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In an April 25 Forum article free-lance writer Jack Feuer predicted advertising "creativity" as we know it today would diminish severely as mass-media advertising gives way to interactivity and one-on-one electronic selling. Here, two respondents challenge that assumption.

"Don't talk about `creative' when you talk interactive." That was the headline on a recent Forum piece suggesting that image TV advertising, the sole repository of creativity in most advertising people's minds, was on the way out, and a gray new day of uncreative infomercials and interactive, integrated, direct media was dawning.

If there's anything I believe, it's that clever advertising people entering these new media will turn them into something that genuinely deserves the name "creative."

The proof of that is in fact the history of the TV spot itself. Forty years ago, TV was a terrible creative medium. Talking heads clutching a box of Miracle-Grip and repeating the USP eight times; miniature butlers magically appearing with each spritz of Atomo-Kleen, to the amazement of bubbleheaded housewives. If you wanted to be creative-if you wanted to build your brand's image-you got yourself a nice big color spread in Life, not 60 grainy black-and-white seconds on "Texaco Star Theater."

Quality, image-building TV didn't really develop until the '60s, and then only because creative people saw that it could be done, and fought for the chance to do it.

When a 30-second spot really hits the mark, it's wonderfully simple and impactful-like a great short story or haiku. But as with haiku, it's easy to fill the precise space, but tough to be really good within those rigid limits.

The 30-second spot, even the :60 (wow, 60 whole seconds!) is the dominant form for advertising because of commercial and practical considerations-not because it's uniquely suited to showcasing creativity.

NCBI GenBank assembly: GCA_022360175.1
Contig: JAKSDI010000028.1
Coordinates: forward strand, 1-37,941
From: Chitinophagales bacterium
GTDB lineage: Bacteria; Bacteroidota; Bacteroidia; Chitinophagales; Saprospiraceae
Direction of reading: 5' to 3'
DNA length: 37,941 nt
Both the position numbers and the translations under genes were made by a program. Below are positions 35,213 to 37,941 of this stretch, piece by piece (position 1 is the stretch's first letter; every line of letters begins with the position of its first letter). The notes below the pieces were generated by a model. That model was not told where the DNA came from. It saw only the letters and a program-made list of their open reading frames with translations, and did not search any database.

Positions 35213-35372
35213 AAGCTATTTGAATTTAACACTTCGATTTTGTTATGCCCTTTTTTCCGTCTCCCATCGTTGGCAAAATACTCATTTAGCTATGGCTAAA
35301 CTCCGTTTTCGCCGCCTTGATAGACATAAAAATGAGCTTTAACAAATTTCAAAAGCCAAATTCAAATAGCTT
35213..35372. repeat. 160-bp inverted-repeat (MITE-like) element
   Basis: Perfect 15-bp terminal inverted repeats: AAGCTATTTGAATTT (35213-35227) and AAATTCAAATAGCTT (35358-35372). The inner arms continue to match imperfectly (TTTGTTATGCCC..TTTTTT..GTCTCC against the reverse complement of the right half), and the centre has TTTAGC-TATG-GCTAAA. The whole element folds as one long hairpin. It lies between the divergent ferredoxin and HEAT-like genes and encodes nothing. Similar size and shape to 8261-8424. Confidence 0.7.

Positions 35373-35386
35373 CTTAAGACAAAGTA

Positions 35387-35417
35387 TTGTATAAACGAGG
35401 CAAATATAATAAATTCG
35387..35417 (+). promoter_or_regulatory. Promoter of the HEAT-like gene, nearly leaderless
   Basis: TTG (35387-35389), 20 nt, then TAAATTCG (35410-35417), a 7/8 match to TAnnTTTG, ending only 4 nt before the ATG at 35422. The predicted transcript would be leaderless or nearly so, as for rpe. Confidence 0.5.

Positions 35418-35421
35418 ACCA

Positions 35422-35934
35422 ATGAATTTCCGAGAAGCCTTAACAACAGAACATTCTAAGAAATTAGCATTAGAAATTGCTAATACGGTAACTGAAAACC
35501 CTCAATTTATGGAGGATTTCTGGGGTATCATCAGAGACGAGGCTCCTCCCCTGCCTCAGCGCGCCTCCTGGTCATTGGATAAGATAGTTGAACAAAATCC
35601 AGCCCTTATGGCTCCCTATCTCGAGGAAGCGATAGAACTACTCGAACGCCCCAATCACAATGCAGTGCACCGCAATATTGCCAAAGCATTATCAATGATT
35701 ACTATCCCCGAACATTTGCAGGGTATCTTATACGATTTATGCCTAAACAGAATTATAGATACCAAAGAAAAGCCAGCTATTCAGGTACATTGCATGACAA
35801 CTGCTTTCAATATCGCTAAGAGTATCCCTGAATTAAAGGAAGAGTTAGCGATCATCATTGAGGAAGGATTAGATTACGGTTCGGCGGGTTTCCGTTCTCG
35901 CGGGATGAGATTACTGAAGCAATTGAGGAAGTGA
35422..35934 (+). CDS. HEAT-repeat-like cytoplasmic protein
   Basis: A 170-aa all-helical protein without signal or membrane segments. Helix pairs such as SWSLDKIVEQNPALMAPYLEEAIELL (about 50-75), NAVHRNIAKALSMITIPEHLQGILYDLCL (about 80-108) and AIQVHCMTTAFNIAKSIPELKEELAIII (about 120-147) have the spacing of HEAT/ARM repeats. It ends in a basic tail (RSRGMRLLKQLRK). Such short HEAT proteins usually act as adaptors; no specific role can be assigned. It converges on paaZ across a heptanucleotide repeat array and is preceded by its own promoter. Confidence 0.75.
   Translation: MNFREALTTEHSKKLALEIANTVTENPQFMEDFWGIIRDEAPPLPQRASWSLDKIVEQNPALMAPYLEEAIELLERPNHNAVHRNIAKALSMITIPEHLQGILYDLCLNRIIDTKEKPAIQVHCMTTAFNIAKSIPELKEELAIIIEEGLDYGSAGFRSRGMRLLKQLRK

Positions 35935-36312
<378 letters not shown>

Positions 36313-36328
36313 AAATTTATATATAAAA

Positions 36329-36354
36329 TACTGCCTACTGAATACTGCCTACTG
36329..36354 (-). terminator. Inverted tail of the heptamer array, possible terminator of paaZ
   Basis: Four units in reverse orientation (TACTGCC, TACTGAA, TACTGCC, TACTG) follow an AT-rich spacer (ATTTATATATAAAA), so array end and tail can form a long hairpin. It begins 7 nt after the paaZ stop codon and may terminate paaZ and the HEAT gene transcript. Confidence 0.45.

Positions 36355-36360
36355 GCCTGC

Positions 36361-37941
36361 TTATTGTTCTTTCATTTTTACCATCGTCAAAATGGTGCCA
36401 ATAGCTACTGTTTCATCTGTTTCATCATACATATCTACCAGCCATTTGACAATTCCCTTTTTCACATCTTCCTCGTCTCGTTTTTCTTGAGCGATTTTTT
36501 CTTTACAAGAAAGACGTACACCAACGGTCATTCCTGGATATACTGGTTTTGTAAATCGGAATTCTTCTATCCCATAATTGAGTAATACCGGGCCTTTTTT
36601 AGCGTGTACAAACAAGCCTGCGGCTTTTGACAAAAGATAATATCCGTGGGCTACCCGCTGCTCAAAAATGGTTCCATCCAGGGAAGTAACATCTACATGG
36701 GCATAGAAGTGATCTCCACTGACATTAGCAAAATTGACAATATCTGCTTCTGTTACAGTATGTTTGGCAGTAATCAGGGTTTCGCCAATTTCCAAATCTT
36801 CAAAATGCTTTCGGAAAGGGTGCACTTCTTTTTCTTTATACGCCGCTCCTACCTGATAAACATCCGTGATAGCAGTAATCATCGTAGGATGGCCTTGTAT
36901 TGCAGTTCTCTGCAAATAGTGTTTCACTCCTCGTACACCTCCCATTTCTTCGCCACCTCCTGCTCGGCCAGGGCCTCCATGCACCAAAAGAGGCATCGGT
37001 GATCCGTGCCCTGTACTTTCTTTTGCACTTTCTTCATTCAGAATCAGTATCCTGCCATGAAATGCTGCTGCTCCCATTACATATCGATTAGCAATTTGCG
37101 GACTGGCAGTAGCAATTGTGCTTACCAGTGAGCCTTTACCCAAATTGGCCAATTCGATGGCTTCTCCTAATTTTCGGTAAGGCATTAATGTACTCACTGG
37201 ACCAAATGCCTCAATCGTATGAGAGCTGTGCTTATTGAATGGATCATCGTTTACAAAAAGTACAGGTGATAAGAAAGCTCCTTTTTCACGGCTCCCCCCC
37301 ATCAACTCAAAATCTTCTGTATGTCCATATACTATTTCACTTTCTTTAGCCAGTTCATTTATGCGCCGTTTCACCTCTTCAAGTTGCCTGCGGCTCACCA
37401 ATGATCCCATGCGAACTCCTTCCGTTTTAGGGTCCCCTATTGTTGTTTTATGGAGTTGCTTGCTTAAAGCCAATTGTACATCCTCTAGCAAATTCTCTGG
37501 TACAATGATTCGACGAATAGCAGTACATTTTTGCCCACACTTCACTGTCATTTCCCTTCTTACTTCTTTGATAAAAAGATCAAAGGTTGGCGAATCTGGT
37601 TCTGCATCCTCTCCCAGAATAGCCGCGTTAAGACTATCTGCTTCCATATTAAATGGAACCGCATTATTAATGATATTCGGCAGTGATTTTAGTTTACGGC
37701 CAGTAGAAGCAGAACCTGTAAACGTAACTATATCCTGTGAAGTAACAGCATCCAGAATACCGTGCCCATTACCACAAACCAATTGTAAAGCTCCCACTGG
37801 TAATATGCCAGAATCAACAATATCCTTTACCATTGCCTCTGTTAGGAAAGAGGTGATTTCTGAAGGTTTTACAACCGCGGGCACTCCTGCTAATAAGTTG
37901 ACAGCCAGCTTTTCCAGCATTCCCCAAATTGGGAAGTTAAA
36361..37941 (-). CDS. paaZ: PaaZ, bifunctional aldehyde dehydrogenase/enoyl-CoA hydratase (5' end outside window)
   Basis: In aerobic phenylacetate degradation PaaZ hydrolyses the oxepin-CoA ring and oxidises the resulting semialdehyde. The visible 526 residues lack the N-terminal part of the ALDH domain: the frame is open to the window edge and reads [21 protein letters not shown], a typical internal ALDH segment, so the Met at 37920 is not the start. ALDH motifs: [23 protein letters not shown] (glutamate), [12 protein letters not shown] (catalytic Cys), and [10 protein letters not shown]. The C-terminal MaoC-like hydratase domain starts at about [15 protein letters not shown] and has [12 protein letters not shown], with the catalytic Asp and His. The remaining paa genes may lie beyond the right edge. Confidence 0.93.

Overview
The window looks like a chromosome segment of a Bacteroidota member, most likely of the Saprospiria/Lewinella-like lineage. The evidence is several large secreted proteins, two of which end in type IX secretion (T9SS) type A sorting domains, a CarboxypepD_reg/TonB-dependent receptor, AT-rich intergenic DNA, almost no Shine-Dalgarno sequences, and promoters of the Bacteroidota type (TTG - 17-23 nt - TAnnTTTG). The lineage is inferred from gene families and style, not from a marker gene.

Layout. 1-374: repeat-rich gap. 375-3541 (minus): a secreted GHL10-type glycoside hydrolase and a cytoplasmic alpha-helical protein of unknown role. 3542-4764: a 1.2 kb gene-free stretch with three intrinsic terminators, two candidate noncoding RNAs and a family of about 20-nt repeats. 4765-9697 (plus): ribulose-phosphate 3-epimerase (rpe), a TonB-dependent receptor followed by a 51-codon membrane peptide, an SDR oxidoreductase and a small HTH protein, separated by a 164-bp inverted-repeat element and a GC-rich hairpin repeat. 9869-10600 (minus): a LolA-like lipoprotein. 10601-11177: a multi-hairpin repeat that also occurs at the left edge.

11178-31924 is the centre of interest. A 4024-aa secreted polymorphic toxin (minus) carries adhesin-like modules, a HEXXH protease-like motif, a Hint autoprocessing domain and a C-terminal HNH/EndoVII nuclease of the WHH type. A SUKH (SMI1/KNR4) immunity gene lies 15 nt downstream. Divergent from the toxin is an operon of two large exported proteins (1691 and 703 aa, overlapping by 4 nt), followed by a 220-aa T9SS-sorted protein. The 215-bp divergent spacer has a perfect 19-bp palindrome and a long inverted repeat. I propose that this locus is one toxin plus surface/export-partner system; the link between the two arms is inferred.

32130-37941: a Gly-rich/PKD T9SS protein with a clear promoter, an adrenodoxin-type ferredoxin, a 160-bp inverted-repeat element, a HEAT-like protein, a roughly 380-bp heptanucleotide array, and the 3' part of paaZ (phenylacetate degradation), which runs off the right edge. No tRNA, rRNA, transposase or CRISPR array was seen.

And that is where the creative opportunity with these new media lies. They'll be much more targeted than broadcast TV, targeted to people who have a genuine interest in your message-people who will sit still for longer than 30 seconds or one page if you find a way to hold their attention. Creatively.

Many infomercials are certainly banal today. You couldn't hold my attention with them, and I'm not sure I want to know whose attention you could. But you could certainly keep my attention for 30 minutes with an introductory primer to home theater technology full of Sony plugs, or an interactive software demo for my Mac, or a video travel brochure that shows me all the wonderful things to see and do within 15 minutes of the Hilton in San Francisco or Budapest. As a writer I find very appealing the opportunity to explore those subjects-indeed, any subject-at a level deeper than 30 seconds.

How many writers do you know who have written a screenplay or a novel in their spare time? (No, wait. How many do you know who haven't?) How many jingle writers have a Broadway musical in their drawer? How many art directors go home to work on 10-foot canvases?

The reason is that sooner or later we all want to see how we will do at a different distance, with meatier subject matter, with the chance to actively engage an audience on many levels. And I believe audiences are ready to be engaged in more complex ways, too. Look at the last presidential election, won not by 30-second spots but by 30-minute infomercials and two-hour debates.

Interactive TV and integrated direct, info-TV and magalogs and everything else-these new media may be in their talking-head-and-magic-butler phase right now, but they won't be for long. Give genuinely creative people a crack at them and they'll prove the truth of the heretical notion that you can do even more in 30 minutes than you can do in 30 seconds.

Mr. Gebert is acting creative director at Leo Burnett Co. in Chicago.

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